The race at Hockenheim in July 1994 was a victory for Ferrari but it’s win will always be overshadowed by the events that happened during the Benetton pit stop. Jos Verstappen (father to Max) came into the pits and while refuelling the inevitable happened. A very small amount of fuel escaped the rig and made contact with the hot exhaust and brakes. It was later revealed that debris had entered the system which prevented a valve from sealing. All hell broke lose when Verstappen’s car was engulfed in a ball of flames. The whole pit lane and a startled Benetton pit crew vanished into the inferno. The unfortunate Dutchman was helpless as the very seat belts that are designed to prevent injuries held him in place. As a cruel twist, moments before the accident a helpful mechanic had lifted the protective visor on his helmet and as the temperature climbed his exposed skin began to scorch. Verstappen escaped the incident with burns around his eyes but thankfully no other crew members were severely injured or killed but this was more luck than judgement.
After the accident the World Motor Sport Council hearing surrounding the Benettons skid board, traction control and the fuel fire was brought forward but the night before the hearing the FIA were informed by the Larrousse team that they too were told by Intertechnique (the makers of the fuel rig) to remove the filter from the refuelling rig.
Flavio Briatore of Benetton pointed out that in prior meetings all but four teams had removed the filter. The FIA judged that Benetton had not tried to cheat but did say that the team removed the filter without authorisation with a view to gain an advantage. The team were found guilty of the offence but somehow escaped punishment.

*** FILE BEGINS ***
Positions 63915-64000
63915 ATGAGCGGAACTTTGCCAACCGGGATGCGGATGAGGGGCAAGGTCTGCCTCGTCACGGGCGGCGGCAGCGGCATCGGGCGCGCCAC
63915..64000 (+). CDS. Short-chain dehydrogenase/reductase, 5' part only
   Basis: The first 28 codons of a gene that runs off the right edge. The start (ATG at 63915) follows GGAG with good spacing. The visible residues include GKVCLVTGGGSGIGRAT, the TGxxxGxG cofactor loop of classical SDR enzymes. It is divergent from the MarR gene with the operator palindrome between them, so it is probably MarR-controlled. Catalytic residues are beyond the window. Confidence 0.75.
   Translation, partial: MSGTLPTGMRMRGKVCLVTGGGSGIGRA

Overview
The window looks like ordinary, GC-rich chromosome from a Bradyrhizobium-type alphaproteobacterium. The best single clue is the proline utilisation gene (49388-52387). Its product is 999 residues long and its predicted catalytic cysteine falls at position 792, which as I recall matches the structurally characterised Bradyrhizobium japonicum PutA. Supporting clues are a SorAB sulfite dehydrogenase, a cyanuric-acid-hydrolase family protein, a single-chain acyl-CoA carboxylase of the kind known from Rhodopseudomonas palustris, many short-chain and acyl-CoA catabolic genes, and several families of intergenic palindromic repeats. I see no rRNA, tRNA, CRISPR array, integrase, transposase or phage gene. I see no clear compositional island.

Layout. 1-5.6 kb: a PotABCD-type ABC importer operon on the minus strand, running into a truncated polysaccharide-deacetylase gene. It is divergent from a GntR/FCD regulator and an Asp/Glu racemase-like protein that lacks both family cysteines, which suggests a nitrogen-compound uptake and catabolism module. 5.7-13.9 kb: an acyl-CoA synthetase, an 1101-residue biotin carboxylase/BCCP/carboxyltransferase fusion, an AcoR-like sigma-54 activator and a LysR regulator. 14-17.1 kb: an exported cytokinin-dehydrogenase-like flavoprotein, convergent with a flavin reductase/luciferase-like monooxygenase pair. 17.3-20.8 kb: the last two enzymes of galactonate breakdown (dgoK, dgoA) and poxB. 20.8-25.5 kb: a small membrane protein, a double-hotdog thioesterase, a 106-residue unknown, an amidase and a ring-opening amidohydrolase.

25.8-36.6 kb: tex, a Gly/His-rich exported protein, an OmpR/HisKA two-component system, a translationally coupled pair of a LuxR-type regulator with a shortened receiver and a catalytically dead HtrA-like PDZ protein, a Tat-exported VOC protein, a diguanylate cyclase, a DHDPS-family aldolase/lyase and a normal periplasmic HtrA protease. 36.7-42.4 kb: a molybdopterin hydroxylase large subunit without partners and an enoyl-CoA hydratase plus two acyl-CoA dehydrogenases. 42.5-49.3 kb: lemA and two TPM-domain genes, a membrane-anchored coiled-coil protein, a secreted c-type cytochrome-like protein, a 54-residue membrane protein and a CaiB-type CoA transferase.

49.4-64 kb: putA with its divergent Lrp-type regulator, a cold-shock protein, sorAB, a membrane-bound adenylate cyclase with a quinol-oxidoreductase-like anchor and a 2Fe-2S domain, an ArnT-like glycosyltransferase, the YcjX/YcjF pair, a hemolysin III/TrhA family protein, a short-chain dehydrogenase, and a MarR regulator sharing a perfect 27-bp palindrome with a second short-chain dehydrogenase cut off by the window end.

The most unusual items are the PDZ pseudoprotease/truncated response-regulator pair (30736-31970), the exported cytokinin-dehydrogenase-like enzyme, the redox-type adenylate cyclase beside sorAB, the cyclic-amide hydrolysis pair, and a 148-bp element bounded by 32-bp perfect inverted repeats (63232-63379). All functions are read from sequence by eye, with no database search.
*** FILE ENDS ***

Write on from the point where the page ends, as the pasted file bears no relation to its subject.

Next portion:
After the hearing, Benetton released a statement which said:
‘The Mild Seven Benetton Ford Formula 1 Team is very pleased with the result of today’s hearing in Paris, which has completely cleared its good name from any allegations of cheating. Whilst the team may not have been able to satisfy the World Council as to the precise cause of the wear of the skid board it was delighted that the FIA stated in clear terms that there was no question of the team cheating. The team were also completely cleared of the charge of removing the fuel filter illegally. This should put an end to unfounded and wild speculations in the press that the removal of the filter caused the fire at Hockenheim. Before the hearing the FIA conceded that it was not alleging that the removal of the filter had caused the fire. In giving the World Council’s decision, the President [Max Mosley] stated that its unanimous view was that the filter was removed in complete good faith and that it would be inappropriate to impose any penalty whatsoever’
The whole affair was a black spot in a very difficult year and the allegations of traction control will continue to haunt Schumacher’s image but in it all we should also praise the steps taken in fire safety because today I could have been writing about a totally different outcome.